Six Poems by Josh Olsen

Josh Olsen

The following poems by Josh Olsen were originally published in Thieves Jargon.

Matt and Ginger

I mocked Matt’s hair and music, called him “Eddie Munster” and “Marilyn Hanson,” and not long after we met he began fantasizing about smashing my face with a barbell. 

He was only twelve, but I never doubted his ability to do so. 

His dog didn’t like me, either – Ginger, a small, brown bitch of a toy poodle. Her claws were painted to match the ribbons in her fur. She bit without warning. 

I used to claim Matt and Ginger were engaged in a passionate interspecies affair.

Over the years, Matt built up a tolerance to my sense of humor and now he writes poems about smashing other people’s faces and has forgotten about mine, but Ginger still bites.

Apple Pie

Our neighbors saw us through the dining room window, began to wave, and Jack and Bella were quick to join them for a brisk walk while I stayed inside, using the time alone to read, perhaps, or sleep. “After our walk we will have apple pie,” said Agnes, her French accent breaking the mask of steam in front of her face. 

I watched the first ten minutes of Poultrygeist, Lloyd Kaufman’s musical epic about fast food conglomerates and Native American chicken zombies, then quietly masturbated through a grainy VHS copy of Class of Nuke’ Em High.

The kids came home with two paper plates taped in the form of a shell. “Apple pie,” Bella stated, “with eggs.” “You mean custard?” I asked, but recoiled to discover it tasted like breakfast. “We found a frozen squirrel,” Jack randomly added to the moment, and I politely continued to smile and chew and swallow, but after they left the kitchen I threw the second slice in the garbage.

28 Dollars

Bella needed a bag of change for math class. 10 quarters, 10 dimes, 20 nickels, 25 pennies. I pulled the stopper from the underside of her piggybank and spilled its contents.

She counted the coins while I eyed the cash.

28 dollars – 2 fives and 18 ones. I tried to justify my thoughts – I’d pay her back … double … triple … plus interest – but only made myself sick.

I left the bedroom to have diarrhea.


Thanks to Pablo Neruda and W.S. Merwin 

When we left in the morning to plunder the Old Plymouth neighborhood yard sale, the magnolia tree was shy, its fleshy buds tight and dense, but after we returned it was nothing short of miraculous. 

I want to do with you what spring does with the cherry trees, I thought while watching KT’s hips as she climbed the front stairs and she invited me into the bathroom, our new favorite place for privacy. 

But just as the shower stall filled with steam, we heard three knocks and several anxious voices, our own two kids and a few of the neighbors’, as well.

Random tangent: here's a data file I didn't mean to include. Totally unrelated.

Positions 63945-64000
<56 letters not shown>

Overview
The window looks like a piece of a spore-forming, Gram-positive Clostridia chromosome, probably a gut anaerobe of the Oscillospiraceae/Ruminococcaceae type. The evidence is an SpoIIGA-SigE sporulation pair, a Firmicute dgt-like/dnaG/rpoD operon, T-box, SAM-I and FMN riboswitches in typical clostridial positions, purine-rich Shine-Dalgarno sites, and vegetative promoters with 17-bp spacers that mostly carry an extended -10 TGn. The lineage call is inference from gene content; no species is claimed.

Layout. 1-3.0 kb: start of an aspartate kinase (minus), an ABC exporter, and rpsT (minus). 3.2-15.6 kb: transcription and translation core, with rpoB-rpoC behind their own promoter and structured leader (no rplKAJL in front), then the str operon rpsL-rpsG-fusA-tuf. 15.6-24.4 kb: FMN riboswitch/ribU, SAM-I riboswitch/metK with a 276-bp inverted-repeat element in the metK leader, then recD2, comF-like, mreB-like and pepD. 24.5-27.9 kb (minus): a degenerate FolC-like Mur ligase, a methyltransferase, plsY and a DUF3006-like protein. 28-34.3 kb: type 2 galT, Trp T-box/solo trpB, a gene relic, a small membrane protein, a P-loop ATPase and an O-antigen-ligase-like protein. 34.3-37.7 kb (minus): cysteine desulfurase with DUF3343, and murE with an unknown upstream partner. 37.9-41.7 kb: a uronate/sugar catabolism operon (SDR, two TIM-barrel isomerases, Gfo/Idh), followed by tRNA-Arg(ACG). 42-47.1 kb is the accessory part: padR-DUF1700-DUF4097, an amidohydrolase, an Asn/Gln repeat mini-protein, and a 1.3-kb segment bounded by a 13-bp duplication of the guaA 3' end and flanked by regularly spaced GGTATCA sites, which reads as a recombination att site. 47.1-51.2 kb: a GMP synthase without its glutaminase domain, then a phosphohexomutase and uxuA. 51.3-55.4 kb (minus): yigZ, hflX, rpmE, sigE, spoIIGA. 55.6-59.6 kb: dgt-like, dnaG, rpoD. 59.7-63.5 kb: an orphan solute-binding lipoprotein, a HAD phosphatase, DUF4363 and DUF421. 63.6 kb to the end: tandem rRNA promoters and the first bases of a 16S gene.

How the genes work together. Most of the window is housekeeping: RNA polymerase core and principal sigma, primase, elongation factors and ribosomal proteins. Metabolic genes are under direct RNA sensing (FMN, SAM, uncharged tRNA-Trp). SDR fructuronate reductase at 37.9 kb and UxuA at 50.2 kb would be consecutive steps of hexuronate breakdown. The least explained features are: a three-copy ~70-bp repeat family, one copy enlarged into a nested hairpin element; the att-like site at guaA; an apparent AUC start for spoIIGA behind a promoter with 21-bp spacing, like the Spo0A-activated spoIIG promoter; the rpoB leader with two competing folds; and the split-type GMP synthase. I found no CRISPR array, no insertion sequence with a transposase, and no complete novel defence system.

They all had to shit. 

“To be continued,” I said while trying to think of an inconspicuous exit strategy…and slowly withdrew.

Cinqo de Mayo

KT made short-change of an avocado while I fumbled with a large, sweet Vidalia. “I forgot how to cut an onion,” I said, and KT shirked her shoulders and moved on to a lime. It was Cinqo de Mayo, so we were drinking margaritas and making quesadillas, but I was craving a bratwurst. Through an open window, I smelled charcoal and lighter fluid and the acrid, vinegar odor of sauerkraut. “Remember Heritage Days?” I asked KT. “And sauerkraut wrestling?” In all honesty, the memory of sauerkraut wrestling was far superior to the actual moment, but I loved the ability to say that I had, in fact, attended a live sauerkraut wrestling match. KT shut the window, cutting off the smells of spring, but also the musical styling of Michael W. Smith. For the past hour, our neighbors had been grilling-out while soberly singing along to Contemporary Christian rock n’ roll and both KT and I had gotten our fill of DC Talk and Amy Grant. “Should I invite them over for shots?” I asked, swirling a golden bottle of 100% agave tequila, then swept aside my mutilated onion and grabbed a handful of cilantro. With the first chop, the heavy German blade sliced off the tip of my finger and KT ran to the bathroom for a clean towel. 


It was all that was available to us, all we could afford – our new home had no floors, but it was spring, so we didn’t mind. 

The air was thick and suffocating, but the dirt beneath our bare feet was cool. 

The kids were hungry, but it was late and we had nothing to eat – I used my hands to dig two shallow beds in the rich black soil.

After they closed their eyes, I considered burying them in their sleep.

About the Author

Josh Olsen is a librarian in Flint, Michigan and the co-creator of Gimmick Press.